Wednesday

10th Aug 2022

EU warns Israel over anti-NGO bill

The European Commission has made known its concern over a draft Israeli bill that forces domestic NGOs to regularly disclose funding received from foreign governments.

EU enlargement commissioner Stefan Fuele told the European Parliament on Tuesday that Brussels did not support the draft bill.

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  • Stefan Fuele is concerned over Israel's anti-NGO bill (Photo: European Parliament)

"We are following with extreme concern the debate in the Knesset over this draft legislation to oblige Israeli NGOs to make public any funds received from foreign governments," he told MEPs.

"We have made our concern clear on several occasions to the Israeli government."

The bill, which in its original form would have revoked the tax-exempt status of groups that received funding from foreign governments has been slammed by Israeli human rights and civil liberties organisations as ‘McCarthyist' and compared the legislation to laws restricting NGO activities enacted in Russia and Iran.

The legislation requires that any spokesperson of an NGO declare in all public appearances that they receive funding from a "foreign political entity". Non-compliance would result in fines or imprisonment.

The EU has taken a particular interest in the bill as the country's human rights groups receive a great deal of their funding from the bloc.

A revised version of the legislation has dropped the most controversial elements, notably the revocation of tax-exempt status and a requirement that groups report to the registrar of political parties.

Mr Fuele acknowledged there had been improvements to the bill, but still said the legislation placed an onerous burden on civil society groups.

"We believe the demand for transparency from the NGOs remains too demanding," he said.

"The new criteria for transparency solely concerns public finance, which would be discriminatory vis-a-vis those working with public funds, notably those from the EU."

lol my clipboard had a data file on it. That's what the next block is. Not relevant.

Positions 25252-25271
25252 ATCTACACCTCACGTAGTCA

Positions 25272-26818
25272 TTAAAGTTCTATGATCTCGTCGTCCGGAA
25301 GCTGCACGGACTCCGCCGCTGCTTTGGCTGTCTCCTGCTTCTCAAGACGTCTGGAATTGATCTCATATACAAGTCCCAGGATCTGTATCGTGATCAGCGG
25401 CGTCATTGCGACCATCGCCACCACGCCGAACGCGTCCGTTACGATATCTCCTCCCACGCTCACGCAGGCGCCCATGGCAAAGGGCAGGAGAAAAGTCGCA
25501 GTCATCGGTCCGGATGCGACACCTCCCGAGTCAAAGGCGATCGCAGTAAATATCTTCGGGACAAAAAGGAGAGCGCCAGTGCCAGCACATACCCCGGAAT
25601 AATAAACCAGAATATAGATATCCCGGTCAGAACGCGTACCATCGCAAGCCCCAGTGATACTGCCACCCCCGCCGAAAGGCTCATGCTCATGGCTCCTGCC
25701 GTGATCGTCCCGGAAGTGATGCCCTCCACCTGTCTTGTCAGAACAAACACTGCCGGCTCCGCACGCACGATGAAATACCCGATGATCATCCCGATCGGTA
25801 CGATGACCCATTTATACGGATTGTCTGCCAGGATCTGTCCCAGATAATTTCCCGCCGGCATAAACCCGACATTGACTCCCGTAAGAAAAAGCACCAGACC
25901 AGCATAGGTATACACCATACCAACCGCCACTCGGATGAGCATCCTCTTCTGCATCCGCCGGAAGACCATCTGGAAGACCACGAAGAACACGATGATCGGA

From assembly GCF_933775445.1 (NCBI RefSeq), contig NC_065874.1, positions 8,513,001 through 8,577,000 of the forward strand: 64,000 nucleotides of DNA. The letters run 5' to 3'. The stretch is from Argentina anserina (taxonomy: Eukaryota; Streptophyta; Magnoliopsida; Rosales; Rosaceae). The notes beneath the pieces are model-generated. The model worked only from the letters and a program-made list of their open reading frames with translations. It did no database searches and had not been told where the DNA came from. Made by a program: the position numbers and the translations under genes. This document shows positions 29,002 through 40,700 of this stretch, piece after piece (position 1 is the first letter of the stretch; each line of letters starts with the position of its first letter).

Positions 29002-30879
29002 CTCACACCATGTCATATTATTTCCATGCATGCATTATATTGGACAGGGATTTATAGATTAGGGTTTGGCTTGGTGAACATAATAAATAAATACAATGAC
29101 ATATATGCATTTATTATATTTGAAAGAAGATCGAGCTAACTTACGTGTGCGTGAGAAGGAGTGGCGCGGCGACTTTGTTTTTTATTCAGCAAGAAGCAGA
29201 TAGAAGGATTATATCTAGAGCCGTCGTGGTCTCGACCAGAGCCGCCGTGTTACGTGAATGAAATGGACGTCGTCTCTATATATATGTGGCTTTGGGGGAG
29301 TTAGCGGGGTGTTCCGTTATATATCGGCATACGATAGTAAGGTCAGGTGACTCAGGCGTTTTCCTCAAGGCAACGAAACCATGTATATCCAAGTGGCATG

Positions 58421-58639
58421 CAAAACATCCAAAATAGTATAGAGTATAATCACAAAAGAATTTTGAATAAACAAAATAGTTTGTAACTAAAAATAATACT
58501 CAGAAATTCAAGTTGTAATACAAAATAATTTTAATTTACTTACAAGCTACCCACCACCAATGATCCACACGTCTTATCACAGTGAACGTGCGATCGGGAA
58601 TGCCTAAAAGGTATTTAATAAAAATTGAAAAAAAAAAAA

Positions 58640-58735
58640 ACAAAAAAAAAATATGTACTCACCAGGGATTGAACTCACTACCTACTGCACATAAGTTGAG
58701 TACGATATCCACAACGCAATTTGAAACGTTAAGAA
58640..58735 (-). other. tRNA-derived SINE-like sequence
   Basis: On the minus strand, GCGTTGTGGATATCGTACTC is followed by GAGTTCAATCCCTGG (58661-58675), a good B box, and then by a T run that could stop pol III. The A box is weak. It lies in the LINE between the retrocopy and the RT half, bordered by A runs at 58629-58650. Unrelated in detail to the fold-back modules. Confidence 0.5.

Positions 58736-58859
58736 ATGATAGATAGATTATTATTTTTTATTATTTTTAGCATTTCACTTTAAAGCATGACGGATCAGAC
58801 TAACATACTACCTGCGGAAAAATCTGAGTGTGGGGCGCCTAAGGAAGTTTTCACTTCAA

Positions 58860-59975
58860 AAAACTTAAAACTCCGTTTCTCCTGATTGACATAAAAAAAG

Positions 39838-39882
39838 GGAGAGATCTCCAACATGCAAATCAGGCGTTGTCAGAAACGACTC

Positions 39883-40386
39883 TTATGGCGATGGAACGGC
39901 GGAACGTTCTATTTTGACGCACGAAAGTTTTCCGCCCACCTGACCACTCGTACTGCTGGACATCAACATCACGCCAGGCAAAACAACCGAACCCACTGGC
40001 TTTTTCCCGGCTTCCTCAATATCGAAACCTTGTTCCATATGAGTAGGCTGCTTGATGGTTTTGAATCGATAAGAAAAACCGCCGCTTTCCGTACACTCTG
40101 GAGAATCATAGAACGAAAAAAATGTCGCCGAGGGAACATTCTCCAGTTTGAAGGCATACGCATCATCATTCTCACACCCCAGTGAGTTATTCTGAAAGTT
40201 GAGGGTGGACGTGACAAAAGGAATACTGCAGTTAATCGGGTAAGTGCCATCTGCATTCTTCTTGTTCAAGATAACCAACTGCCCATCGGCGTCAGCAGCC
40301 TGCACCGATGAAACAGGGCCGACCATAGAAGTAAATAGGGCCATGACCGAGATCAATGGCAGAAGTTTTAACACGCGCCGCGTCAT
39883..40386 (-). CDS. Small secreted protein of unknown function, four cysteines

According to the Association for Civil Rights in Israel, the law is redundant as existing legislation requires that groups already disclose funding sources on their websites and annual reports.

The ACRI also says that the bill is selective in that it requires only reporting of public funding rather than funds from private foundations. Israeli human rights groups tend to receive funding from public sources while conservative Israeli organisations and think-tanks supporting settlements in the occupied Palestinian territories tend to receive funding from private American Jewish and Christian foundations.

The group urges the legislation be dropped, or "to amend the bill by requiring full transparency of all types of organisations regarding all the sources of their foreign funding, not limiting the expanded reporting requirements only to funds received from foreign state entities."

The sponsor of the bill, Likud MK Zeev Elkin has said the law is intended to stop another ‘Goldstone Report' from recurring, referring to a UN investigation that was critical of the 2009 Israeli assault on the Gaza Strip that killed some 1400 civilians.

According to Mr Elkin, the bill aims "to prevent a recurrence of the Goldstone report, which is mostly based on material provided by Israeli organizations ... financed by foreign states. The NGOs sometimes co-operate with foreign bodies that use them to infiltrate messages or acts opposed to Israeli interests."

Gerald Steinberg, head of NGO Monitor, an Israeli-government-linked group that supports the bill and has accused Amnesty International, Human Rights Watch and Oxfam and other NGOs of engaging in what he calls "third-generation warfare" against Israel, said the EU was focussing on an "outdated" version of the law.

"We fear that the European Parliament is holding a debate based on a misleading premise," he said in a statement. "Many rumours have surrounded this legislation, but as the text currently stands, this bill simply ensures that Israeli citizens know the funding sources of the many NGOs that operate here."

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